Here are the answers to last week’s quiz:
10. Know Your Numbers.
Pearson’s Law states, “That which is measured improves. That which is measured and reported improves exponentially.” Here are some important numbers to know: average giving per worshiper, new givers, how many stopped giving (and why!), aggregate giving by age group.
9. Remember the Church in Your Will.
These simple words, repeated in every bulletin, newsletter, and at the bottom of every letter that goes out, will inspire some members to leave a gift to the church in their estate plan. It will probably be the largest single gift they ever give.
8. Be a Servant Leader.
I mean something very specific when I use the term “servant leader.” Have one-on-one conversations with your people, know their struggles and their dreams. Then, translate that directly into a vision for your congregation, and trumpet the vision at every opportunity. Find ways to institutionalize the vision.
7. Start Tithing.
In my experience, about one-third of pastors tithe. If you are one of the two-thirds who do not tithe, it’s time to make a change. There is nothing legalistic about tithing, but if you want to speak about faith-filled generosity with integrity, you must tithe.
6. Preach About Stewardship.
Four times per year, minimum. This is different than asking for money. Stewardship encompasses every aspect of the Christian life, including our finances. “No one can serve two masters.” Help your people experience freedom from our western addiction to consumerism. “Where you put your treasure, there your heart will go.” Jesus talked about it – so should you. Here’s a start.
5. Ask Your Tithers Why They Give.
This is very closely related to being a servant leader. Spend some time with your tithers (notice, I didn’t say biggest givers – there is a difference). Find out what inspired them to make that commitment. It’s not about the money – it’s about faith. Use their words in your sermons. Ask them if they’d be willing to witness to how God has led them to give, why it’s important to them.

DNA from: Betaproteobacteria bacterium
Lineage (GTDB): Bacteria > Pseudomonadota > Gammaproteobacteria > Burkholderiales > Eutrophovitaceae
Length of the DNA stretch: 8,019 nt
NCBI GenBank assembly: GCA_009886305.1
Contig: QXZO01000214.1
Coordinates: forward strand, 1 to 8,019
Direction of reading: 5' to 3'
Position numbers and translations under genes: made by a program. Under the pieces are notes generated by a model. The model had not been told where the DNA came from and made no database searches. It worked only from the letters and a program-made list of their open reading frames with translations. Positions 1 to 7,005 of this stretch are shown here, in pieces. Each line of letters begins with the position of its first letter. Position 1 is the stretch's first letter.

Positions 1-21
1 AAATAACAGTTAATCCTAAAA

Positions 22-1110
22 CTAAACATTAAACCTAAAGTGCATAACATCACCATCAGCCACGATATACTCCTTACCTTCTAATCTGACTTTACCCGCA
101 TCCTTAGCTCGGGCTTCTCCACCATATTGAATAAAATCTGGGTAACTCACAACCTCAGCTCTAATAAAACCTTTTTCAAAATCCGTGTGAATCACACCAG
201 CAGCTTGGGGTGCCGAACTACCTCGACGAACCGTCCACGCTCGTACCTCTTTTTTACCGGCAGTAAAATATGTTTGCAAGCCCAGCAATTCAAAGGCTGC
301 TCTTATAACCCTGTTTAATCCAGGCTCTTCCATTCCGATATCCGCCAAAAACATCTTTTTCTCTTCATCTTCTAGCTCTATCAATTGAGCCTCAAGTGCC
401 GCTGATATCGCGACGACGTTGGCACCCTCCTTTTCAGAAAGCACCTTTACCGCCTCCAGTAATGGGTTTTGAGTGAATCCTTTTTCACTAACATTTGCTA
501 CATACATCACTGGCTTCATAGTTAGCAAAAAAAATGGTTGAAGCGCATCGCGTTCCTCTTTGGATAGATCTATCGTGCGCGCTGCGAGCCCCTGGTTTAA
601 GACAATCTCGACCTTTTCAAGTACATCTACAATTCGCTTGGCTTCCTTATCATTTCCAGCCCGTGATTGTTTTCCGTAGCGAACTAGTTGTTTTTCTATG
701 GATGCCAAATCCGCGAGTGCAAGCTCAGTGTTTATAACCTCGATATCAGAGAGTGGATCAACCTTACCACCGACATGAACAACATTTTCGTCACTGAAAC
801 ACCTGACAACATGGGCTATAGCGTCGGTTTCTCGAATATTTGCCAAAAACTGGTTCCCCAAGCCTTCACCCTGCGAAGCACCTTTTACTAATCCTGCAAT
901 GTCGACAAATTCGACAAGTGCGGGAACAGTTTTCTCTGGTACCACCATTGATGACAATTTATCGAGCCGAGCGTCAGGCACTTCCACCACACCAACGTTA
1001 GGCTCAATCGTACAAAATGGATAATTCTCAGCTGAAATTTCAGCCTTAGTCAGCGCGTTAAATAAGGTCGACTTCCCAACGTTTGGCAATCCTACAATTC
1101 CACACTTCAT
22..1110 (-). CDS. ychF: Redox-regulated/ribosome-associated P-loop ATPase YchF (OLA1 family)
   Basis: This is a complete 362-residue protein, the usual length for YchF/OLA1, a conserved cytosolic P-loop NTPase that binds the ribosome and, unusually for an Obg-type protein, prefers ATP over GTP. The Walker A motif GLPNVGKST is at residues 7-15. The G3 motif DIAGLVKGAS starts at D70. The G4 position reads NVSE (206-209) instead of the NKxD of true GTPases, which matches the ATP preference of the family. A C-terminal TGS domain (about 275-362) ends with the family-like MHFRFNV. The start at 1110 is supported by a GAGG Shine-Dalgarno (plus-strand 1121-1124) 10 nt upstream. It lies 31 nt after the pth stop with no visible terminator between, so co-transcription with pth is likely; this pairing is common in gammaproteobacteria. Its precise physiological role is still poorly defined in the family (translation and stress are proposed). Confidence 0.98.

4. Launch Online Giving.
Offering is an act of worship, and the offering plate is still an important component on Sunday morning. However, online givers are more regular in their giving. The most generous people (and those who are happiest about being generous) are disciplined in their giving, and have made it a habit to give. Also, younger givers don’t have check books and rarely carry cash with them.
3. Start an Envelope Service.
An envelope service mails a package to your givers each month. Included in the package are enough envelopes for every Sunday of the following month and additional envelopes for any special offerings (Christmas, Easter, Building Fund). They also offer the opportunity for the pastor to include a special monthly message, just for givers.
2. Plan Your Next Crisis in Advance.
This is a little bit tongue-in-cheek. However, you probably have important unmet capital needs that the congregation could address, if presented with a sense of urgency. The roof will leak if not maintained and replaced when it’s useful life is over. The T-12 flourescent bulbs are not manufactured anymore, and their magnetic ballasts are costing you more money every month on your electric bill.
1. Ramp Up the Annual Stewardship Campaign.
Working primarily with mainline Protestant churches, I’ve seen a lot of tired, worn-over fall pledge campaigns. Some churches have even given up the pledge campaign, “because we all know what we’re going to give.” Seriously? I’ve also seen revenue increases between 8 and 42 percent (42!) when energy and vision are pumped back into the annual fall pledge campaign. When every household in your congregation is tithing, then you might consider retiring the annual pledge campaign. Until then, continue to teach your people the joy of faithful, cheerful giving.